As the embodiments show, the capacitors 3 and 4 will always only charge and discharge so that the capacitors 3 and 4 are not charged in reversed polarity. The losses associated with reversed-polarity charging and the resulting heating of the capacitors thus do not take place. In this manner, the life of the capacitors is substantially prolonged and the capacitors can be operated in continuous service.
It will now be understood that there has been disclosed an improved system for connecting polarized electrolytic capacitors to an a.c. load. As will be evident from the foregoing description, certain aspects of the invention are not limited to the particular details of the examples illustrated, and it is therefore contemplated that other modifications or applications will occur to those skilled in the art. It is accordingly intended that the claims shall cover all such modifications and applications as do not depart from the true spirit and script of the invention.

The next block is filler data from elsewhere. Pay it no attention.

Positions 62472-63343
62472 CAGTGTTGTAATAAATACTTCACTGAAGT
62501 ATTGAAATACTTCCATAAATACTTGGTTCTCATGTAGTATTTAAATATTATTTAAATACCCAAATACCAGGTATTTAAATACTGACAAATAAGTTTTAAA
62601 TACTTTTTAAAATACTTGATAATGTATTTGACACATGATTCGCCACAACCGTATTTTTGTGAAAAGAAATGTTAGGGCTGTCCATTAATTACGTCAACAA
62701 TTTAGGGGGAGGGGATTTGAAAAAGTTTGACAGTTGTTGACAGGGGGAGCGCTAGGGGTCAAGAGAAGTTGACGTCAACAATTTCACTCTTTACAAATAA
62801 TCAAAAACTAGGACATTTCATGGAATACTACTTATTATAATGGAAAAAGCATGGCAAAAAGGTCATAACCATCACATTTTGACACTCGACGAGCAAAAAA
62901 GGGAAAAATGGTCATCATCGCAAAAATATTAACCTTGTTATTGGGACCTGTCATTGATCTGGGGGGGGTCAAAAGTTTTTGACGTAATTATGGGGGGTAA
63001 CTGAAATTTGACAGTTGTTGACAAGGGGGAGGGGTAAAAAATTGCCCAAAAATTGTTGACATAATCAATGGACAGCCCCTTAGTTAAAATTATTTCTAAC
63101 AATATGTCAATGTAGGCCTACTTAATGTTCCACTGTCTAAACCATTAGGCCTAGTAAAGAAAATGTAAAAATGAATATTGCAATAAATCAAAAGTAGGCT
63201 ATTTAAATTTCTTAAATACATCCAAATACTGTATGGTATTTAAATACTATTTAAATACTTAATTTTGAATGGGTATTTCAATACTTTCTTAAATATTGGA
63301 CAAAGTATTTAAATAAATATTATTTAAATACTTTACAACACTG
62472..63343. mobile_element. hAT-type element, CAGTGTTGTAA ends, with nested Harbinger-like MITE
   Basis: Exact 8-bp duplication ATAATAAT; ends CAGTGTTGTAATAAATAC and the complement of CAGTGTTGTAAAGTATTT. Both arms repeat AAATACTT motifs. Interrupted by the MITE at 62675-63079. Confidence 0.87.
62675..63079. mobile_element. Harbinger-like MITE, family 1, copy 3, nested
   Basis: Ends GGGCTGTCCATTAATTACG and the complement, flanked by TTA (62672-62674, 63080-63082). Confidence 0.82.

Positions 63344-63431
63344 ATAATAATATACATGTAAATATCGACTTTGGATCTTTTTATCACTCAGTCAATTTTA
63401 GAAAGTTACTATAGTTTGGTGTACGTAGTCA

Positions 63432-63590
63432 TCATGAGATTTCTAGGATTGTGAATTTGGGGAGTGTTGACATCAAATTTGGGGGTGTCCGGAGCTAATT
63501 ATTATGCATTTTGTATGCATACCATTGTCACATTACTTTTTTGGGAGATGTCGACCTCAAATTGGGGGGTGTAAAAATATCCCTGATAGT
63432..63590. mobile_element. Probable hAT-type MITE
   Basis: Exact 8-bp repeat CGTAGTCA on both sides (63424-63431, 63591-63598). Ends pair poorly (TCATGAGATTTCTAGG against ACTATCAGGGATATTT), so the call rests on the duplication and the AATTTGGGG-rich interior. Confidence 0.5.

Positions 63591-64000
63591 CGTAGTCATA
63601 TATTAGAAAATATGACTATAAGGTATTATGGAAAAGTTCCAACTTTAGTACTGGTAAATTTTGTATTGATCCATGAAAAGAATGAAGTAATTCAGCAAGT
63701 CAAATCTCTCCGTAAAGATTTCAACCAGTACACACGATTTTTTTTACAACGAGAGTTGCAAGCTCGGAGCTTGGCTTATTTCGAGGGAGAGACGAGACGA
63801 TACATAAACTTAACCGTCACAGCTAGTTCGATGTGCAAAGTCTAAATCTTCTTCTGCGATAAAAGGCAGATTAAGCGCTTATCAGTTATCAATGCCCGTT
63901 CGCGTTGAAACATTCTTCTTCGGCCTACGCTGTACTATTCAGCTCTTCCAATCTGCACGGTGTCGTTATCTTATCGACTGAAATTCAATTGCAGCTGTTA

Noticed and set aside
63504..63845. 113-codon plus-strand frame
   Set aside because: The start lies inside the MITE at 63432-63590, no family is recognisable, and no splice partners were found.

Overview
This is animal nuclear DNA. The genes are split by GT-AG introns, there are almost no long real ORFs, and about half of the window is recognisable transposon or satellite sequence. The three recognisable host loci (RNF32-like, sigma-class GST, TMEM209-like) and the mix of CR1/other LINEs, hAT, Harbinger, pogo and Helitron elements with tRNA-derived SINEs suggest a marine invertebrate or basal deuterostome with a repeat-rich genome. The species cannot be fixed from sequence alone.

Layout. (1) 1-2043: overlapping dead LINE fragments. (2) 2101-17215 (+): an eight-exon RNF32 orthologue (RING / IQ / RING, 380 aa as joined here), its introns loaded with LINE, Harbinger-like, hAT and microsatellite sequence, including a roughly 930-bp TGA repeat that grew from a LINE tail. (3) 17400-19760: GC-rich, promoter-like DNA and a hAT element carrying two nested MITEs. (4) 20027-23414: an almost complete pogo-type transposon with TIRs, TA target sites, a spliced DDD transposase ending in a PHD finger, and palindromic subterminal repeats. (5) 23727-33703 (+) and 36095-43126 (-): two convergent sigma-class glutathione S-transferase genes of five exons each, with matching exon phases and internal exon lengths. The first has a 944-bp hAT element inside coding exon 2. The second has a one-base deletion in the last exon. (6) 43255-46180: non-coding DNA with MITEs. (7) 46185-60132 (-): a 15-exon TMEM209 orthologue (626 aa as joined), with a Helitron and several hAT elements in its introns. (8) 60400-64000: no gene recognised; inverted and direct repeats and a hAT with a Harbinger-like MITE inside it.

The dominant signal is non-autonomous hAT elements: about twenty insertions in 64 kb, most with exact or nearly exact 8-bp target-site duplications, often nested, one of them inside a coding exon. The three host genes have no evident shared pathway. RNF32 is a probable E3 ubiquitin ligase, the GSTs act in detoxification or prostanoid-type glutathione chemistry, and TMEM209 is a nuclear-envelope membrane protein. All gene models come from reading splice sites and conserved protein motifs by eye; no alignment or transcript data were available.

|Cited Patent||Filing date||Publication date||Applicant||Title|
|US3041501 *||Apr 3, 1959||Jun 26, 1962||Chicago Aerial Ind Inc||Electrical energy storage device|
|US3303402 *||Jan 9, 1964||Feb 7, 1967||Phillips Petroleum Co||Single phase induction motor|
|US3432738 *||Jun 23, 1966||Mar 11, 1969||Honeywell Inc||Current driven voltage multiplication circuit|
|Citing Patent||Filing date||Publication date||Applicant||Title|
|US4853607 *||Oct 22, 1987||Aug 1, 1989||Black & Decker Inc.||Non-isolated thermally responsive battery charger|